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On the eastern side of the Drakensberg Escarpment, facing away from the Blyde River Canyon, is the Mariepskop complex - a mountain enclave and centre of endemism of unsurpassed beauty. You can ascend to the top where, at 1,945m above sea level, you can see the Indian Ocean and Maputo on a clear day. Mariepskop is the higest peak in the northern Drakensberg Escarpment. The view is fantastic. This decisively steep pass is 13,7 km long and climbs 1100m to summit at 1942m ASL producing an average gradient of 1:14 but some of the sections are seriously steep at 1:5. The pass rises from the Lowveld at Klaserie on the R40 and climbs up this spectacular ridge of the Drakensberg in a complex network of roads, both gravel and tarred, to give access to the towering Mariepskop (its African name is Mogologolo) which plays host to a number of government installations including an SAAF Radar Station, a microwave tower and forestry fire look-out points.

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This 28.6km long offroad road is located between Fouriesburg and Clarens in the Free State and follows the northern bank of the Caledon River in an easterly direction, before changing direction to ascend the mountain. This route is only suitable for the more serious and experienced offroad enthusiast and will require a 4WD vehicle with low range and good ground clearance. Some of the gradients are as steep as 1:4

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The Bedrogfontein 4x4 trail between the Kabouga and Darlington areas of the Addo Elephant National Park provides breathtaking views and is rich in history. This route was the scene of fierce battles between the British and Boer troops during the Anglo-Boer war. Rock art paintings are found scattered throughout the area. The route travels through a variety of vegetation types, from riverine thicket, to afromontane forest, to fynbos on the peaks and into the arid Nama-Karoo of the Darlington area. This is strictly a 4x4 route and requires a vehicle with good ground clearance and low range. Bedrogfontein translates into Fraud Fountain.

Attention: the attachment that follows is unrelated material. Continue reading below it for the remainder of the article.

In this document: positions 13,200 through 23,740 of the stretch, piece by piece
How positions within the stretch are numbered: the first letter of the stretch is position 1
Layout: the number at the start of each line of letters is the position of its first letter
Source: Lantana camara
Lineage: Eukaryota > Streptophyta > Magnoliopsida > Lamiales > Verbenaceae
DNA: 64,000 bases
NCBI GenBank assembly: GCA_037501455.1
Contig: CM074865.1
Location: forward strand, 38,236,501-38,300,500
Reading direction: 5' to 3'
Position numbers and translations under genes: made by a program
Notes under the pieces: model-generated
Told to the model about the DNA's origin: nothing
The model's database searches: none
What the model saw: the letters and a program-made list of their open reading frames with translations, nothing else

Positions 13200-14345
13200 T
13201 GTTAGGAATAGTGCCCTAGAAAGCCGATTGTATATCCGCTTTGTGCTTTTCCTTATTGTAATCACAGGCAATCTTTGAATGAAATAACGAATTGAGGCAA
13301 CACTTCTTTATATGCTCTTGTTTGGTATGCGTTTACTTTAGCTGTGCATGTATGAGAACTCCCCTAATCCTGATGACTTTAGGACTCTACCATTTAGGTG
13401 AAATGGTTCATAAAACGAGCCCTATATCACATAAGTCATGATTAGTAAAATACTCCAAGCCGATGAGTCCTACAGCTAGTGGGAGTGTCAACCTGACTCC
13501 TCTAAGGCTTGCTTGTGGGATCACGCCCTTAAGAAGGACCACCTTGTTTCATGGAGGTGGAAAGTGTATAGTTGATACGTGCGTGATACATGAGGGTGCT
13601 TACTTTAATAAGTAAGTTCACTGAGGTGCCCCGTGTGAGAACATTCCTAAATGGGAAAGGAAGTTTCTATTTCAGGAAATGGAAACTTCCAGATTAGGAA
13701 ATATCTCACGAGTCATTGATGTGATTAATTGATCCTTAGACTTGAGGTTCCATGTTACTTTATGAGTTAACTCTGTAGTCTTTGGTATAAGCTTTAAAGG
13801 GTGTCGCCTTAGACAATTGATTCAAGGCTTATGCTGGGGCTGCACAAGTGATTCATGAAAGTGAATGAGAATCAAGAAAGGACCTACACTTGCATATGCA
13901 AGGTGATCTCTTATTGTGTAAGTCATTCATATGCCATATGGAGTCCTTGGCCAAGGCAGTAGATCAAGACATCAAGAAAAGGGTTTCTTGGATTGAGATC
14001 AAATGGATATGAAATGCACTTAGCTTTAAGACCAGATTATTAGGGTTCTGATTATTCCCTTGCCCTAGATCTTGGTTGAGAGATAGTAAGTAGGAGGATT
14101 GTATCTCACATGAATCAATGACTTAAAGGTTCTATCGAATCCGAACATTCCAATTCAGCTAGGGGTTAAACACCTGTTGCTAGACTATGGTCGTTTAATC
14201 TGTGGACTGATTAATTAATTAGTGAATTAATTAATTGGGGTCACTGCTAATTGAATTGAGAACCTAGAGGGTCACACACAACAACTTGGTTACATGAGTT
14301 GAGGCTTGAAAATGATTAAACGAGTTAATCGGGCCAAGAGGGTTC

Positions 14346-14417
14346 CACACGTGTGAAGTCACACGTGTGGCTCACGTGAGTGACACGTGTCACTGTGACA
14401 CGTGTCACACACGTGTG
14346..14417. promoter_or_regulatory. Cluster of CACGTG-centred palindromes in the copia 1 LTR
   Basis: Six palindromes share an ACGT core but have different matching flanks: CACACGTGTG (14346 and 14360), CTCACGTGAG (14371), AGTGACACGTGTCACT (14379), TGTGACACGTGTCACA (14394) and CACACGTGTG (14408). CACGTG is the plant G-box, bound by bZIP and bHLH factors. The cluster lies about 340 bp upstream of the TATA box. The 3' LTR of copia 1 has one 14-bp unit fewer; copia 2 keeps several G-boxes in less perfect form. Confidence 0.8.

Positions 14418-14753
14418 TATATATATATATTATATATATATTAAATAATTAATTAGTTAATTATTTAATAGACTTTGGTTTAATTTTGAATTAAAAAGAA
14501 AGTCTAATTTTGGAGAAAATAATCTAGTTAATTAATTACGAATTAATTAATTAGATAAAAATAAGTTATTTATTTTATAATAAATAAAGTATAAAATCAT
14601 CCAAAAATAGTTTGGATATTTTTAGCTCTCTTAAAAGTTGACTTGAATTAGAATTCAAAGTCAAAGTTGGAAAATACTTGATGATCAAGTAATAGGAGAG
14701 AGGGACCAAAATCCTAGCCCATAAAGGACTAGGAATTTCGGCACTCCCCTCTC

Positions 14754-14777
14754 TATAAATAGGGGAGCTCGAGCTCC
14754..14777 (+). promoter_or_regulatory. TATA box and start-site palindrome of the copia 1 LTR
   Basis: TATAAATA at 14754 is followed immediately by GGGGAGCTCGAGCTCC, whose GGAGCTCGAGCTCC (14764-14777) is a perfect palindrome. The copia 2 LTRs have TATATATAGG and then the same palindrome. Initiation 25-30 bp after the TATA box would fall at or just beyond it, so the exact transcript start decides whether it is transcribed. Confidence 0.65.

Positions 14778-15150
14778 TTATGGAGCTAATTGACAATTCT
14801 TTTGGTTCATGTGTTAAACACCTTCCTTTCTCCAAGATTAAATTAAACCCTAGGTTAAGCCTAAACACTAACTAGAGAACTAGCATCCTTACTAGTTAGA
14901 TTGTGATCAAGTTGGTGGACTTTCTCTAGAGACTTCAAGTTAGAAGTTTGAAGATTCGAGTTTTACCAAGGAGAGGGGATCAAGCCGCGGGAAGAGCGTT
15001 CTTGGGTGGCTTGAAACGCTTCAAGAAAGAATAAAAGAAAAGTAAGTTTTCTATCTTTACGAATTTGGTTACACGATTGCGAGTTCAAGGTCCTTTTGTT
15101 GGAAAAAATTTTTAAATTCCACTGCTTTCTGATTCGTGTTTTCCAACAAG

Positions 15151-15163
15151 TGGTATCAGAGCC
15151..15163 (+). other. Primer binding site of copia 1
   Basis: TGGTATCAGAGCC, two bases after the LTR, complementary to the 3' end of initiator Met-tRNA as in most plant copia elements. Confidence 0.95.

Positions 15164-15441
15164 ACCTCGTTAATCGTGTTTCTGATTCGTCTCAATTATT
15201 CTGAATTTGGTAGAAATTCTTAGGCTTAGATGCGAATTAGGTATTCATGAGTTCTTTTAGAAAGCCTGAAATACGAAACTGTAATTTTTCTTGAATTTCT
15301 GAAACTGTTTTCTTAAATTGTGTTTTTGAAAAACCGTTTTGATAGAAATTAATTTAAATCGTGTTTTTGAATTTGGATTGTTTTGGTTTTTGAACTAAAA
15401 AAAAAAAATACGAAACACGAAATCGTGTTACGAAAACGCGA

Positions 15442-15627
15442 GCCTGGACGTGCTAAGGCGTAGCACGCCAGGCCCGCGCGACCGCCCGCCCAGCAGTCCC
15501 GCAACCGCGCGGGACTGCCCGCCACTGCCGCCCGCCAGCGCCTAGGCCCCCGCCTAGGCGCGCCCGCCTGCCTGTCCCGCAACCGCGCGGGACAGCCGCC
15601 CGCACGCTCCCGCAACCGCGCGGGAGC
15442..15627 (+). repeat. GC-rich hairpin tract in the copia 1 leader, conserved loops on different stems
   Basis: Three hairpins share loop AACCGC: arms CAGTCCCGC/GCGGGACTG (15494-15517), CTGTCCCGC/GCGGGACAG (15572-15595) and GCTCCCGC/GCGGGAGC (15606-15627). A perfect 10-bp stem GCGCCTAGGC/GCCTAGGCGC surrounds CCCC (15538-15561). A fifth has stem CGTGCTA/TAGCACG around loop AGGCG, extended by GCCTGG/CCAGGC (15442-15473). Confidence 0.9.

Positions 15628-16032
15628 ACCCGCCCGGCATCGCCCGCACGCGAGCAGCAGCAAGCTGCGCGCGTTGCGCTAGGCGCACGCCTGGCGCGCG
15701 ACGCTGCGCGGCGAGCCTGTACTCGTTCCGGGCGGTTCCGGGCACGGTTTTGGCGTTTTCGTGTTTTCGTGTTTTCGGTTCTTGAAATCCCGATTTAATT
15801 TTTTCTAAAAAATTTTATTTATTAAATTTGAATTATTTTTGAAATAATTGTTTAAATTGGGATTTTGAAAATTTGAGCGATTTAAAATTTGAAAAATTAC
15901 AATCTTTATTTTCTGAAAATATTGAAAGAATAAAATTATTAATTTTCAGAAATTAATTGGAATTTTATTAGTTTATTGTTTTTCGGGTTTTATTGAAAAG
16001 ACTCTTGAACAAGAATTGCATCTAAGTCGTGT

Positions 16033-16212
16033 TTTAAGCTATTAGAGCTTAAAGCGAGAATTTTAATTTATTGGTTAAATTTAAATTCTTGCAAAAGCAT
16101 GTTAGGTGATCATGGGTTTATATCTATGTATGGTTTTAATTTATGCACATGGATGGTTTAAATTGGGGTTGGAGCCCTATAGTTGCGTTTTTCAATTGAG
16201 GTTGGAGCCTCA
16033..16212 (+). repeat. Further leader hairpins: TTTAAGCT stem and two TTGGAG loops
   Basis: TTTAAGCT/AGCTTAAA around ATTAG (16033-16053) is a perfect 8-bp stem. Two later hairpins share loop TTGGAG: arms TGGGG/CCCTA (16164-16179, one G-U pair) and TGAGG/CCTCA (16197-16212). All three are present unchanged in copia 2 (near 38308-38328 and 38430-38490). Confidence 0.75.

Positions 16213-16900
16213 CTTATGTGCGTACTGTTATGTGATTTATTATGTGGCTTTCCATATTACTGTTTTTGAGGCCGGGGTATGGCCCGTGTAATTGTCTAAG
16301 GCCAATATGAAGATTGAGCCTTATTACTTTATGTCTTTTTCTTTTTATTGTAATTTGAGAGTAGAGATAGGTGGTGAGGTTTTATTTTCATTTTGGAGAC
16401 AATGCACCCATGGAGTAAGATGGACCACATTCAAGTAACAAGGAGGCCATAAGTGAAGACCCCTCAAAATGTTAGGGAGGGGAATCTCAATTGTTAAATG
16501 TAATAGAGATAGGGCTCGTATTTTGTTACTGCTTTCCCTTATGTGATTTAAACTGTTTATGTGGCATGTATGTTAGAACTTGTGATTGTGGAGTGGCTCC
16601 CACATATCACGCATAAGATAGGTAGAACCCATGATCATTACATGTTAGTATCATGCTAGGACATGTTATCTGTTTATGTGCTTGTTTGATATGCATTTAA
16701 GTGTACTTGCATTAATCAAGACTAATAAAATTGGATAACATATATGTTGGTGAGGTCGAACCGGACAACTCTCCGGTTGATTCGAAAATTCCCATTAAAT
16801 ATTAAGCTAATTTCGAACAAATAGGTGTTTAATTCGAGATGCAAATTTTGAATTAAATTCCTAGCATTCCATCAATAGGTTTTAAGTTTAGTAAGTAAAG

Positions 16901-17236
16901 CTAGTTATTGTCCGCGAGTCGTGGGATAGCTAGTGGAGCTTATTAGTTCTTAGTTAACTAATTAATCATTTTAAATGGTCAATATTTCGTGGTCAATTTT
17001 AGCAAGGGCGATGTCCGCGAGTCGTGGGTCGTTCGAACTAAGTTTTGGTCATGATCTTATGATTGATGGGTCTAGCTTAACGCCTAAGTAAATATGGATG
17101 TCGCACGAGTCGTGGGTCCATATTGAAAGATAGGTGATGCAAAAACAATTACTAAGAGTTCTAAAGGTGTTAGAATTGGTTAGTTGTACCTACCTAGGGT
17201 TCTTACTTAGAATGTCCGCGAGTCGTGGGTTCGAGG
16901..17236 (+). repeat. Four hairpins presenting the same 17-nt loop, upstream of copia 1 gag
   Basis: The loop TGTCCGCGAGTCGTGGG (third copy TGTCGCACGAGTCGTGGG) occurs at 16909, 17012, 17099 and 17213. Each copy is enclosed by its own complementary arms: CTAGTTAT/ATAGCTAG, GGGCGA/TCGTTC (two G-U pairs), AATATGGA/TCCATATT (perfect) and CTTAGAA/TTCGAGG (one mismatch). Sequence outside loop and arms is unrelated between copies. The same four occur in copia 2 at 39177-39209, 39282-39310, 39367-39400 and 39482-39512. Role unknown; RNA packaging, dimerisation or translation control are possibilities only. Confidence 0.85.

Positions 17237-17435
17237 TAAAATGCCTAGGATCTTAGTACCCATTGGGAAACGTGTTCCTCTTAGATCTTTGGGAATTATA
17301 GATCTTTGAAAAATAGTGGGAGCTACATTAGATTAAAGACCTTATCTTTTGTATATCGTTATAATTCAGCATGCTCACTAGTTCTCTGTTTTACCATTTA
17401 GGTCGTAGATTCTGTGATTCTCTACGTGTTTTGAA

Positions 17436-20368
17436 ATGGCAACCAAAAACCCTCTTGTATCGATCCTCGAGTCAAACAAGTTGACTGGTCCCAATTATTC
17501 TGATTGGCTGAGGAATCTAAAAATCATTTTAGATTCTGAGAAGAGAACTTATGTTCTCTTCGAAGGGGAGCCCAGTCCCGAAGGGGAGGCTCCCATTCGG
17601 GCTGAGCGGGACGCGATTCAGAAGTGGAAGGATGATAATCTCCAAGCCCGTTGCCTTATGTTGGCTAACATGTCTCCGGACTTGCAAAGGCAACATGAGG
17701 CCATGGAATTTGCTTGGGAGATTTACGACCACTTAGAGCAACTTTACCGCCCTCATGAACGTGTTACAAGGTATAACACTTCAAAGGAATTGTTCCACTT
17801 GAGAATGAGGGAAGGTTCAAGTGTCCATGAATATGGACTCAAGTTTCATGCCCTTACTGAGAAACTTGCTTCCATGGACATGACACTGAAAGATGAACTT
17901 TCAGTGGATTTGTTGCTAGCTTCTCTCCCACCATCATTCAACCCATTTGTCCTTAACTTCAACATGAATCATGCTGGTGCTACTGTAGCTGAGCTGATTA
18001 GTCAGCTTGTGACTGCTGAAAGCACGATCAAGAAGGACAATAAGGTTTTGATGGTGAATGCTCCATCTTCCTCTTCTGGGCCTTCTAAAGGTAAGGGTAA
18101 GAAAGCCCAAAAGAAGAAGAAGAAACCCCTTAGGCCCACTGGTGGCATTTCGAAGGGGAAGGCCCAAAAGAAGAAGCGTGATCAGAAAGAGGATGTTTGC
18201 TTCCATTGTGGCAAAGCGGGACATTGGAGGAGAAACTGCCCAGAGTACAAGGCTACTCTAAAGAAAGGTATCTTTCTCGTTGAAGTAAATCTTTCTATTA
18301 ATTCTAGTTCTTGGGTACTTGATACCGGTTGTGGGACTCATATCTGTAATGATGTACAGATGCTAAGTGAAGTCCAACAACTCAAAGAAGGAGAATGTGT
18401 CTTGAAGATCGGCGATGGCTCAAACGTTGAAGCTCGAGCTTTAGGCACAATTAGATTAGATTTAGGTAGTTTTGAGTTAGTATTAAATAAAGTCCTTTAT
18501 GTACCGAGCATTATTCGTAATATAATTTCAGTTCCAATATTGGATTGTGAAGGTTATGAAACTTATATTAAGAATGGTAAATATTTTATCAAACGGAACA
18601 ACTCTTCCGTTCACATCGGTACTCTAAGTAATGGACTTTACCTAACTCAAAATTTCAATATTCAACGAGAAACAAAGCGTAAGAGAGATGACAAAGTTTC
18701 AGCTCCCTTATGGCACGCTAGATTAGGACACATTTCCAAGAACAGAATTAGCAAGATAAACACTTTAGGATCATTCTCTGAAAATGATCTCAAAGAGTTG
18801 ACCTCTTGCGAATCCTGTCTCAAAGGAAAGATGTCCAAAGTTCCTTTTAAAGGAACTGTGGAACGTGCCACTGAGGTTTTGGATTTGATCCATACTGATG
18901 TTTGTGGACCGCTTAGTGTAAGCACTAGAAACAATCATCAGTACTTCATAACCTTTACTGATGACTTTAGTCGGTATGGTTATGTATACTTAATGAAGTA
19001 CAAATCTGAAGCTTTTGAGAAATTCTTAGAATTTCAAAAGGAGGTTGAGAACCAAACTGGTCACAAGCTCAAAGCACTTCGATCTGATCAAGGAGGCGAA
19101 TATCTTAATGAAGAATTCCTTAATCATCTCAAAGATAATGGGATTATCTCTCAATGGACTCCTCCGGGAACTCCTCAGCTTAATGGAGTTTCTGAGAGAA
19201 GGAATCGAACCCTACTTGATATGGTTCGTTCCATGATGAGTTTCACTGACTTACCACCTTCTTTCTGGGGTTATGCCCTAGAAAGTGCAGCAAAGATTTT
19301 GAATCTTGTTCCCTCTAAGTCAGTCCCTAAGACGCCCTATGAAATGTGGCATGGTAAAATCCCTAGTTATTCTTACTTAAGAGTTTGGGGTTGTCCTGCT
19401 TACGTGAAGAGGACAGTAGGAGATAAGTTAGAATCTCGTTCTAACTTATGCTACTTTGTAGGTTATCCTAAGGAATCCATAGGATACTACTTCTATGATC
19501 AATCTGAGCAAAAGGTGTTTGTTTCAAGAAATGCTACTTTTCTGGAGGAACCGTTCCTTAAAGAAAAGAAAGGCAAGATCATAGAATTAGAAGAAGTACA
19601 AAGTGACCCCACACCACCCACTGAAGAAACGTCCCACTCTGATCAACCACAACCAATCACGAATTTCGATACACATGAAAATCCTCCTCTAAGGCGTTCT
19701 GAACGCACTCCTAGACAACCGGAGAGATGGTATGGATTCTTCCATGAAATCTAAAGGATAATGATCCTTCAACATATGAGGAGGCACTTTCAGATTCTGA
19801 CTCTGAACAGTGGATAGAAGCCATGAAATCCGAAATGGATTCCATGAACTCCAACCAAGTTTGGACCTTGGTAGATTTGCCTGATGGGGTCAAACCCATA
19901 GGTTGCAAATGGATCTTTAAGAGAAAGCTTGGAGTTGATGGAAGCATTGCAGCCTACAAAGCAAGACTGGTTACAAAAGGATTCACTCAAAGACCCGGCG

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This fairly steep gravel pass lies between Thabazimbi in the south-west (18km) and Rankins Pass (40km to the east). Note that Rankin's Pass is not a pass, but a tiny SAPS outpost and a small general dealers store. The pass summits at 1464m and climbs a total of 314 vertical metres producing an average gradient of 1:14. The steepest sections are at 1:8.

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This is the newest pass in South Africa with a 2008 contruction date.The pass rises an impressive 720m up the escarpment through the Langeni Forest to summit at 1505m ASL. It has a stiff average gradient of 1:11. Modern engineering is evident throughout this pass, of which probably the most impressive feature is the 235m long viaduct over a section of the indigenous forest, which is built at the same gradient as the road - steep! The road connects Mthatha with Ugie to the north-west.

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This well designed pass is a safer, shorter and faster alternative to the better known Magoesbaskloof Pass (R71) as a connecting road between Haenertsburg and Tzaneen. George's Valley runs north-east from the Ebenezer Dam to Tzaneen Dam. It is named after George Denys who designed the road (R528). He was convinced he could design a better road to Tzaneen than the Magoesbaskloof traverse. Georges Valley Road is an equally scenic drive and linking the two passes for a circular trip is well worth the drive. New Agatha State Forest is also accessible from the R528 (high clearance vehicle required). At the time of publishing many reports have come in of bad potholes developing on the R528.There is no indication from the authorities when the road is scheduled for maintenance.

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This short, but scenic gravel pass traverses the Wadrift farm approximately 30 km north of Heidelberg in the Western Cape. It follows immediately where the Seekoeigat Pass ends and is flanked to the north by the towering Kanetberg (one of the main mountains within the Langeberg range) and the gentle waters of the Duiwenhoks River can be seen to the south. This is the final of the five access passes for those wishing to drive the historic (and rough) Gysmanshoek Pass, which is accessed where this pass ends.

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Welcome...

Mountain Passes South Africa is a website dedicated to the research, documentation, photographing and filming of the mountain passes of South Africa.
 

Passes are classified according to provinces and feature a text description, Fact File including GPS data, a fully interactive dual-view map and a narrated YouTube video.